Shortage Holds Back Companies

In August, Herb Jones started looking for a project manager for his company Online Potential, a Gainesville company that helps businesses increase online referrals.

He posted the job with FloridaWorks and Craigslist and told employment agencies about it.

Response was minimal, and Jones couldn’t find anyone in the area who had the experience he needed.

He finally filled the job with a candidate from Washington, D.C., with didn’t have the computer programming skills he hoped for. “This young man had good character and a good personality,” Jones says. “I hired him because I could teach him the technical skills, but you can’t teach character.”

Life After Graduation Begins Before Graduation

by Cristina Paneque

Due to hard economic times, students are preparing for life after graduation while still in school—some earlier than others. And many are listening to the old adage that they should stay in school as long as possible and pursue graduate school because finding a job—even for the highly educated—isn’t as easy as it once might have been.

It’s all about preparation, according to Melissa Travaglia, UF sophomore and marketing major. She had her first internship the summer after her freshman year in Brussels, Belgium, while on a study abroad program. She is continuing to network and use the resources available to her to ensure she has many job possibilities once she graduates.

According to Travaglia, employers have expressed interest in her because she has begun job hunting at a young age. Networking early and having one’s resume out could prove beneficial in the future.

However, not all students are looking to jump into a job.

Senior Nia Phillips, majoring in telecommunication, hopes to attend film school after graduation.

“As a student from the journalism school, I’d be settling to go with retail and marketing when I’ve worked my butt off to be a film maker,” she said.

She has had many job prospects, but does not want to have a degree in one field and work in another. In her opinion, getting a job is not the difficult part but it is hard to find a job she is interested in. She has had several internships in her field during her undergraduate years, and she hopes to find a job where she can use her creativity to its fullest potential.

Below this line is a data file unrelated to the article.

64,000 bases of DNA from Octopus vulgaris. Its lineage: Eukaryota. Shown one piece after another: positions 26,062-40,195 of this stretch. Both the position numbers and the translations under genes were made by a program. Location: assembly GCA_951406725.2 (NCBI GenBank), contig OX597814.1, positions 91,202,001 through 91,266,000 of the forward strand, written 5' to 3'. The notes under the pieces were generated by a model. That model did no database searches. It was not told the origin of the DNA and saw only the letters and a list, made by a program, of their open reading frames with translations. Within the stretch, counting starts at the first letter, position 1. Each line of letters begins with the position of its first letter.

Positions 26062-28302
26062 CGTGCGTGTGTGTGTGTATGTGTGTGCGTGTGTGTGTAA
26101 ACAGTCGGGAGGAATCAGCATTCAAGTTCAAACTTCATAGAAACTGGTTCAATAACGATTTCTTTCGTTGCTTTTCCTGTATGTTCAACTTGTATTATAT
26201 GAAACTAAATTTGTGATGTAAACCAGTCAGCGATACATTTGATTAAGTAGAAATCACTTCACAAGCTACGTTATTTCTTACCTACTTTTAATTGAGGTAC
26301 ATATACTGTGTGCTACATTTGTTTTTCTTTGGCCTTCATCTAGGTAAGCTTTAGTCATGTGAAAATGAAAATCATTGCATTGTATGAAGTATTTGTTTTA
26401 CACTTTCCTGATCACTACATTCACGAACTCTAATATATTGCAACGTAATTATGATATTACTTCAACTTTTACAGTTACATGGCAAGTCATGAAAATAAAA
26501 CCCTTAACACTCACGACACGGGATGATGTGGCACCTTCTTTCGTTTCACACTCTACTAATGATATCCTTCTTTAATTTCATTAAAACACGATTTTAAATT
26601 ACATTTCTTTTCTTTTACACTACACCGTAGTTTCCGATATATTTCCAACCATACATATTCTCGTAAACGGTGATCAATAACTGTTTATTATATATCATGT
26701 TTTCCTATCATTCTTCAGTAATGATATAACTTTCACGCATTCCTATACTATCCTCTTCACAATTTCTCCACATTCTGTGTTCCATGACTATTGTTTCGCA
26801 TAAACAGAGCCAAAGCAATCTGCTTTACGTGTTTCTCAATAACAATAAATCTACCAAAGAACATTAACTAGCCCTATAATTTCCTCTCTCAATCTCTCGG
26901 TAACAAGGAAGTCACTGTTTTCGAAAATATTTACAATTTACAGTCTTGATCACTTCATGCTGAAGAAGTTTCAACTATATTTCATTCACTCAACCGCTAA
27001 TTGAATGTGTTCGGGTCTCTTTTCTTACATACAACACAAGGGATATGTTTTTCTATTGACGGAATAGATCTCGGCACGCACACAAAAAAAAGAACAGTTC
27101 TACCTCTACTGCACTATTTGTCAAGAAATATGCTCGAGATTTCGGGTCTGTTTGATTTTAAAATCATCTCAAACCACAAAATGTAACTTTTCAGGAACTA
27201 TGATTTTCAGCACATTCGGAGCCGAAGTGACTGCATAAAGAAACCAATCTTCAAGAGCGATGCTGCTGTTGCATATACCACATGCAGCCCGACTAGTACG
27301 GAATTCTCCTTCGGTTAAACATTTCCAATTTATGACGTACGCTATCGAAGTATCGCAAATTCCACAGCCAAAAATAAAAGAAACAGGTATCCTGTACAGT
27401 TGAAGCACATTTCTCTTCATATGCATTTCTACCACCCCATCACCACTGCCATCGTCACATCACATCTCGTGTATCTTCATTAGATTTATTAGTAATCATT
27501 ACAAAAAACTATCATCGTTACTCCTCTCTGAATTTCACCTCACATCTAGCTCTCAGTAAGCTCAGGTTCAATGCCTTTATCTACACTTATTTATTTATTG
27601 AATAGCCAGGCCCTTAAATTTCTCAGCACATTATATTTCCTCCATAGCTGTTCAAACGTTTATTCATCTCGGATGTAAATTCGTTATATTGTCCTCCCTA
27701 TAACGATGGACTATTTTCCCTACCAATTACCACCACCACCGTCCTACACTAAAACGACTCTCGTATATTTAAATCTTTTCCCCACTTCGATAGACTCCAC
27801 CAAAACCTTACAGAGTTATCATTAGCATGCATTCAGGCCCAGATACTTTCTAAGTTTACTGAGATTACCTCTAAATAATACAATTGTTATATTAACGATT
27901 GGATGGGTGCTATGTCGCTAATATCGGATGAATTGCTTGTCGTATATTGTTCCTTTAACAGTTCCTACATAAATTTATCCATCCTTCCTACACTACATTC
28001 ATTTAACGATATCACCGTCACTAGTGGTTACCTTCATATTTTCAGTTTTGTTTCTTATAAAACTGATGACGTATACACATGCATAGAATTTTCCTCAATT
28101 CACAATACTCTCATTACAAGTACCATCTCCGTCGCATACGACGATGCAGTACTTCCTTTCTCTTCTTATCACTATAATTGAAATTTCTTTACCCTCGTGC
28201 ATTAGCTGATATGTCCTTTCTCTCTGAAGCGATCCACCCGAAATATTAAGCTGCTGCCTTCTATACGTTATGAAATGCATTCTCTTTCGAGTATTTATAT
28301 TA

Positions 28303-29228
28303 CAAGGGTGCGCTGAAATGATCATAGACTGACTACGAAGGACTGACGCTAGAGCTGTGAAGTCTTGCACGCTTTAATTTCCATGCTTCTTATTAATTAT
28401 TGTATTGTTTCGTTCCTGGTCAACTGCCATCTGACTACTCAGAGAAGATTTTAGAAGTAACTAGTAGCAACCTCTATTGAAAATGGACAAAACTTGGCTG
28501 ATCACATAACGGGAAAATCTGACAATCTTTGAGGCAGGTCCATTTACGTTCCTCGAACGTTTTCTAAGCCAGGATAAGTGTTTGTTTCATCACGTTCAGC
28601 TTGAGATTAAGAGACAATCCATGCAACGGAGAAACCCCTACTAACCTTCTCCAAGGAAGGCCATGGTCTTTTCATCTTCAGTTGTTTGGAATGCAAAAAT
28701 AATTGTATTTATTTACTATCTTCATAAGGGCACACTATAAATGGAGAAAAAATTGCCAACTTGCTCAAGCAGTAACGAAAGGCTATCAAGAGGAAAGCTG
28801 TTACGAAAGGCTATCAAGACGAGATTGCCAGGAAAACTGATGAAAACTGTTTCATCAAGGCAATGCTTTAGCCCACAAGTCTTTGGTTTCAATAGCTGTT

Many other students share Phillips’ desire to find a job that tailors to their desires. Senior Hoang Le is graduating in December and is looking for a “good job, not just any job.”

He is studying computer engineering and hopes to work for a few years to gain experience and then return to school. He believes it is important, when preparing for interviews, to tailor his experiences to the type the company wants and to do research on the potential employers.

Jennifer Ely, senior majoring in Middle Eastern language and culture, recognizes how difficult finding a job can seem. “Unless one is exceedingly proficient in their field they will not find a job,” she said.

She was pleased to find more opportunities than she expected through campus resources. She describes the task as daunting and is applying to graduate schools as well as looking for jobs and internships.

Third year Andrew Orso, industrial and systems engineering major, emphasized another aspect of his resume that could help students with networking and job hunting. Being involved in organizations on campus has helped him form connections as well as gain professional experience. Holding leadership positions in campus organizations is especially beneficial, he said.

His advice is to highlight aspects of one’s resume to focus on what the company is looking for. This proves that the student has researched the company and that the student has a desire to work with the company.

Whatever strategy they use, many UF students are searching for jobs earlier to prepare themselves for life beyond the classroom.